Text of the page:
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Supreme Court hands pro-gun supporters a major setback

The Supreme Court surprised pro-gun supporters on Monday by refusing to hear appeals over a federal law that bans people convicted of nonviolent crimes from purchasing a gun, reports USA Today.

That lifetime ban would include Americans convicted of "driving under the influence, making false statements on tax returns and selling counterfeit cassette tapes from owning a gun," the report states.

The report states that the decision "surprised" Second Amendment advocates hoping the court might chip away at some of the restrictions.

"The decisions Monday, which were handed down without explanation, are the latest in a series of instances in which the Supreme Court has skirted Second Amendment questions. The high court last issued major guns rights rulings in 2008 and 2010, cases that struck down handgun restrictions in the District of Columbia and Chicago," the report states.

"In one of the cases before the court, a Pennsylvania man who pleaded guilty to driving under the influence in 2005 challenged the ban on purchasing or owning a gun. In another, a Pennsylvania woman who pleaded guilty to making a false statement on her tax returns sued over the ban. In a third, a man who pleaded guilty to counterfeiting and smuggling cassettes in the 1980s challenged the firearms ban," the report states.

For the high court to take up the appeal, five justices would have to signal their willingness to consider them -- which was not the case on Monday.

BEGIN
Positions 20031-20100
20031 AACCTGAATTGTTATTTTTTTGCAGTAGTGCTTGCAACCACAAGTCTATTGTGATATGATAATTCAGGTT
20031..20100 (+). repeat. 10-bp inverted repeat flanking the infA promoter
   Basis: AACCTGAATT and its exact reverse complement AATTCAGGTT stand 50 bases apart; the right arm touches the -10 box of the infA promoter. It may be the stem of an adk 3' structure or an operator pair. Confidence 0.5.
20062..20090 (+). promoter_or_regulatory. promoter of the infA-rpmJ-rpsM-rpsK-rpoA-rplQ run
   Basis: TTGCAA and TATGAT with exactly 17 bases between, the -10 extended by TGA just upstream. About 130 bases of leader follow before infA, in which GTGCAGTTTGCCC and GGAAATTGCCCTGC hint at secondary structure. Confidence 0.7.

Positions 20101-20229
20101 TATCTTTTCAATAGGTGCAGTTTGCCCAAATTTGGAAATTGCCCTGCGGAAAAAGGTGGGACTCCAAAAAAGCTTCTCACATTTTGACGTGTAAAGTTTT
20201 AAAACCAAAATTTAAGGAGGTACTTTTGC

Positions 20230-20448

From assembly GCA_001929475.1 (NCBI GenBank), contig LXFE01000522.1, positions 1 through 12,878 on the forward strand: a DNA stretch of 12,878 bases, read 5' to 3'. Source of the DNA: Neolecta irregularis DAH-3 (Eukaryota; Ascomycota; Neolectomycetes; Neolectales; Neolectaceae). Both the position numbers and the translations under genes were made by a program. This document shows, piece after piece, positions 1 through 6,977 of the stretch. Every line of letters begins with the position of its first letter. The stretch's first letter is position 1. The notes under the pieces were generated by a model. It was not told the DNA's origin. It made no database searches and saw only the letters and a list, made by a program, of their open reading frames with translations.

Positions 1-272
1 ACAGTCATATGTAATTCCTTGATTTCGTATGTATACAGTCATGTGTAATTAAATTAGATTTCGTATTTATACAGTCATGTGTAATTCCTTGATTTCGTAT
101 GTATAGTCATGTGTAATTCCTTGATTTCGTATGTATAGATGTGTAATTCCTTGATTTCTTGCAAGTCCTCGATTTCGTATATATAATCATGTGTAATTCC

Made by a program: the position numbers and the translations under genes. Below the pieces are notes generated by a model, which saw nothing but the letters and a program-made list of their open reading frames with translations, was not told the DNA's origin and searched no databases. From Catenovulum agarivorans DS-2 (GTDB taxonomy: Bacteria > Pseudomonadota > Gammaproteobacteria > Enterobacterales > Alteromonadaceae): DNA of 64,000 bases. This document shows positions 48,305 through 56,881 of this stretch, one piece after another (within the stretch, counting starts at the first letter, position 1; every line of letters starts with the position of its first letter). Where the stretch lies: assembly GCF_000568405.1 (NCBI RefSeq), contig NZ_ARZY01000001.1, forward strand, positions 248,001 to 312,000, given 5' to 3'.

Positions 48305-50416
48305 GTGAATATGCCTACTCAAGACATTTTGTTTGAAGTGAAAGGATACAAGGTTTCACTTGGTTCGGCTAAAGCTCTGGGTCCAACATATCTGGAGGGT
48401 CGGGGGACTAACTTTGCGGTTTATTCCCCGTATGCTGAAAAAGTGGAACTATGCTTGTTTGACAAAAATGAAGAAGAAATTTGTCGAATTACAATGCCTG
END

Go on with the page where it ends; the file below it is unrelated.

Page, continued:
The court's decision comes after days of mass shootings ranging from one at an Indianapolis FedEx facility to a grocery store in Boulder to massage parlors in Atlanta.

You can read more about the lawsuits here.

Trump and the GOP suffer another humiliating Supreme Court defeat

According to CNN, the Supreme Court has once again declined to take up a lawsuit asserting the 2020 presidential election was tainted by voter fraud.

On Monday, the high court declined to take up a case filed by Republicans that the voting in Pennsylvania was tainted by changes to voting rules.

Noting that the latest dismissal by the court is signal that the justices want no part in Donald Trump's assertion that he was robbed of his second term, CNN reports, "Before Monday, the justices had already declined several requests to dive into one of the most litigious elections in history, denying petitions from then-President Donald Trump and other Republicans seeking to overturn election result in multiple states President Joe Biden won."

Addressing the slapping aside of the lawsuit, University of Texas School of Law Professor Steve Vladeck explained, "Once again, the court's involvement in the 2020 election is going out with a whimper, not a bang."

The report notes, "The case was brought by a former Republican congressional candidate, Jim Bognet, and four individual voters who argued the state high court exceeded its authority when it ordered the expansion of ballot deadlines amidst the pandemic."

CNN reports that there were no dissents included in the decision.

You can read more here.

'Sad moron' Jim Jordan slapped down after his latest fumbling attempt to troll Dr. Fauci

Rep. Jim Jordan (R-OH) took to Twitter on Monday morning to continue his war on Dr. Anthony Fauci just days after the two clashed during a House hearing that led Chairperson Maxine Waters (D-CA) to admonish him and tell him to "shut your mouth."

Last week the controversial Jordan accused the government -- and Fauci in particular -- of taking away citizen's "freedoms" with health mandates to stop the spread of COVID-19. On Monday he brought up Fauci's suggestion that wearing multiple masks would also help, by tweeting, "How many masks are we supposed to wear this week?"

That led critics of the abrasive Ohio conservative to slam him for trying to troll one of the country's top infectious disease experts -- as you can see below: